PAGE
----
WARREN: And so the idea is that states have sovereign rights, so the state should be able to have --


.to pull together militias without the Federal government interfering. That`s essentially what it was. Now what is not contemplated is the notion of the individual in that, in that context.


WARREN: This is really -- this has shifted from a Second Amendment right to this individual notion that individuals should be able to carry guns anywhere that they want to have them, have them any place that they want to sell them.


WARREN: .to who they want to sell them. It`s actually been blown out of proportion, mostly by the gun lobby, to try to stimulate gun sales, as opposed to what it was really designed to, which was a balance of power.


HARRIS-PERRY: So, Jonathan, let me just ask this question that I think for me is part of why we wanted to start with the conversation about the Officer being shot in Philadelphia. Also a shootout in New York this past night. Would reducing the number of guns owned by American citizens make the work the police officer do safer?

METZL: Well, I think that you can state in a factual way that places that have fewer guns have less gun crime. And so the direct answer is yes. I think that in a way I just want to repeat what President Obama said many times on CNN and in his press conference. The answer here, given where we are as a society, is not taking away people`s guns. There are common sense steps that we can do. So I think that another way to think about that question is do background checks, a central component of the executive action, do background checks reduce gun crime? And I think across the board in states that have effective background check, background checks, in place, you see about a 40 to 50 percent reduction or diminishment of everything that we kind of care about. So there`s less gun suicide, there`s less partner violence, there are lower rates of homicide. And so in that regard, I think the question right now is, given where we are right now as a society, what can we do to lower those rates of gun crime? And I think that that system is what President Obama is trying to strengthen.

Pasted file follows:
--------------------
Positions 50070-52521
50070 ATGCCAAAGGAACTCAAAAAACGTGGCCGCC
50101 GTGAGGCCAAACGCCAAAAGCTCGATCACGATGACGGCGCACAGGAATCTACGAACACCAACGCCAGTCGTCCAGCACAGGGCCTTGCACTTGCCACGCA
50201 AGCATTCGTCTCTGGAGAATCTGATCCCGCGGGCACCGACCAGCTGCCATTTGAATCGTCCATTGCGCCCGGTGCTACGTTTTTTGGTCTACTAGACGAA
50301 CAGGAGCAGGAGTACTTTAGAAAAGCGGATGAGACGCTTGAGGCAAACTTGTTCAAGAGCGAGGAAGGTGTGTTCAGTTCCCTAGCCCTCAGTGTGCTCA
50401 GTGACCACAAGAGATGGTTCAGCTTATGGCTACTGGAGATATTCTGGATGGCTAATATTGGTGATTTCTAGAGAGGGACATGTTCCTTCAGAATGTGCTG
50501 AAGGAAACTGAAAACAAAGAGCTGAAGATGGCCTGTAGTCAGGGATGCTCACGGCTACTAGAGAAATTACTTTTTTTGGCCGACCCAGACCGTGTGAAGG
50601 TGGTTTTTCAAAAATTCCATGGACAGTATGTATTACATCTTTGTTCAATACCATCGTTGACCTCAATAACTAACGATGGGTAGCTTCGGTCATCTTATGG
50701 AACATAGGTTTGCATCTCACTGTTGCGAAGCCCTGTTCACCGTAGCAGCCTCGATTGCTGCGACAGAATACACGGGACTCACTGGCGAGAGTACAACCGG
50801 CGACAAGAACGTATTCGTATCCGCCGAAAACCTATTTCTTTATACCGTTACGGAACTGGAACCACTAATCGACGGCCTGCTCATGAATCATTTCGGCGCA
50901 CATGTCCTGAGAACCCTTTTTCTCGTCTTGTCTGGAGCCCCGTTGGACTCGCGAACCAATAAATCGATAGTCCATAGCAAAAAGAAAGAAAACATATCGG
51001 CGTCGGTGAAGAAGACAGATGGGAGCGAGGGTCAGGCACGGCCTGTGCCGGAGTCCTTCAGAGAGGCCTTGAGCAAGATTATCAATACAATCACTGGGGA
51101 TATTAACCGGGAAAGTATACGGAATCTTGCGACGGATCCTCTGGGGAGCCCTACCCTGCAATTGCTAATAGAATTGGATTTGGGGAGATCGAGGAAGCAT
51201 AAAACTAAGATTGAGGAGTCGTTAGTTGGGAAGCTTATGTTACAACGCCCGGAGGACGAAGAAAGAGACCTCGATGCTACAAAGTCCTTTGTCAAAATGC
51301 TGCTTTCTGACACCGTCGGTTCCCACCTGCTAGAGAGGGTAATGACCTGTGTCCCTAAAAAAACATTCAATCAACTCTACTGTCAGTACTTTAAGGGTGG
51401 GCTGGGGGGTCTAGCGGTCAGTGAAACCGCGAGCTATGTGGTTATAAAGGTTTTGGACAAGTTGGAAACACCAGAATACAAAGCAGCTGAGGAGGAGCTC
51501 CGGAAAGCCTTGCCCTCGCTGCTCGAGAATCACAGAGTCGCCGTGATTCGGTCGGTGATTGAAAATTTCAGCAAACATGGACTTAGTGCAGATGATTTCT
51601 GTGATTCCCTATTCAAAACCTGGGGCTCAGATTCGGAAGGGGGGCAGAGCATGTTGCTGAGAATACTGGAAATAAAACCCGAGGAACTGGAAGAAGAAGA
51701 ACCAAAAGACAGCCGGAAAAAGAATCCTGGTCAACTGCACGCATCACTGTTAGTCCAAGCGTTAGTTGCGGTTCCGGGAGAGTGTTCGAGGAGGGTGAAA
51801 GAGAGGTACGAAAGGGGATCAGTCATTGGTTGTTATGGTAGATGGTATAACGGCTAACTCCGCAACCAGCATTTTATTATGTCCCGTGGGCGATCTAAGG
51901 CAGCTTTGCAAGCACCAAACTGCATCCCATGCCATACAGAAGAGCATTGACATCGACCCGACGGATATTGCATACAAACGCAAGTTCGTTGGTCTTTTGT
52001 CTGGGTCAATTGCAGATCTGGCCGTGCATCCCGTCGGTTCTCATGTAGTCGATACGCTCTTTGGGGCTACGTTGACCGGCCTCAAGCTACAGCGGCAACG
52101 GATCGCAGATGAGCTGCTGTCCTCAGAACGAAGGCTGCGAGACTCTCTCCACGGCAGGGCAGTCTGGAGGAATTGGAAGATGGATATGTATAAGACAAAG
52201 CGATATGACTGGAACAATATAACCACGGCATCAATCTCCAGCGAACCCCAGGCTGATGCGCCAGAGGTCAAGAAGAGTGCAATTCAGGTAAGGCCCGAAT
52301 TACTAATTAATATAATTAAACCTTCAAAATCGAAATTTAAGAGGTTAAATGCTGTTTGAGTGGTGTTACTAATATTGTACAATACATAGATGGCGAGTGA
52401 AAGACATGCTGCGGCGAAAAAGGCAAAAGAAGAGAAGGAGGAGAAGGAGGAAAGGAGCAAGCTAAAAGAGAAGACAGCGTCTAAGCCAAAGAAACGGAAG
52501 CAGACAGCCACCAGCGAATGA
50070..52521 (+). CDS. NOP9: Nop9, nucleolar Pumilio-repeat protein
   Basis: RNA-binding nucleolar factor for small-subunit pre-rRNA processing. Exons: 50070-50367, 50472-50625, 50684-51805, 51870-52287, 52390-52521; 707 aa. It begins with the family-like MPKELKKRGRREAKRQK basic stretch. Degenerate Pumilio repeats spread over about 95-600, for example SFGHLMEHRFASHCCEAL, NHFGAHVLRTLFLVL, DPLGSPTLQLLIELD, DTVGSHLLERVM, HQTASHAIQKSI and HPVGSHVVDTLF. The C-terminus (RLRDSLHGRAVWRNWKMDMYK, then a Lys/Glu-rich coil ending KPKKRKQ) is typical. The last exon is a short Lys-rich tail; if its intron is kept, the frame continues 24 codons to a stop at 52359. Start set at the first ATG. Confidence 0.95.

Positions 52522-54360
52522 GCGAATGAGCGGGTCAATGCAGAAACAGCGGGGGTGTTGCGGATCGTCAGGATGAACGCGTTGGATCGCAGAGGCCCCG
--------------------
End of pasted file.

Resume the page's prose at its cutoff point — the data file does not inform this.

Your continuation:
HARRIS-PERRY: And (inaudible) for the President to say that, that we can go from 30,000 a year to 28,000, and that would be, you know, 2,000 families that matter. And it still, it kind of makes you feel like, isn`t -- we`re talking about the margin, such small margins, and so many people in this country still dying at the hands of guns. Promise much, much more on guns, but up next, I want to bring in the woman who was standing right there with President Obama during Tuesday`s emotional address.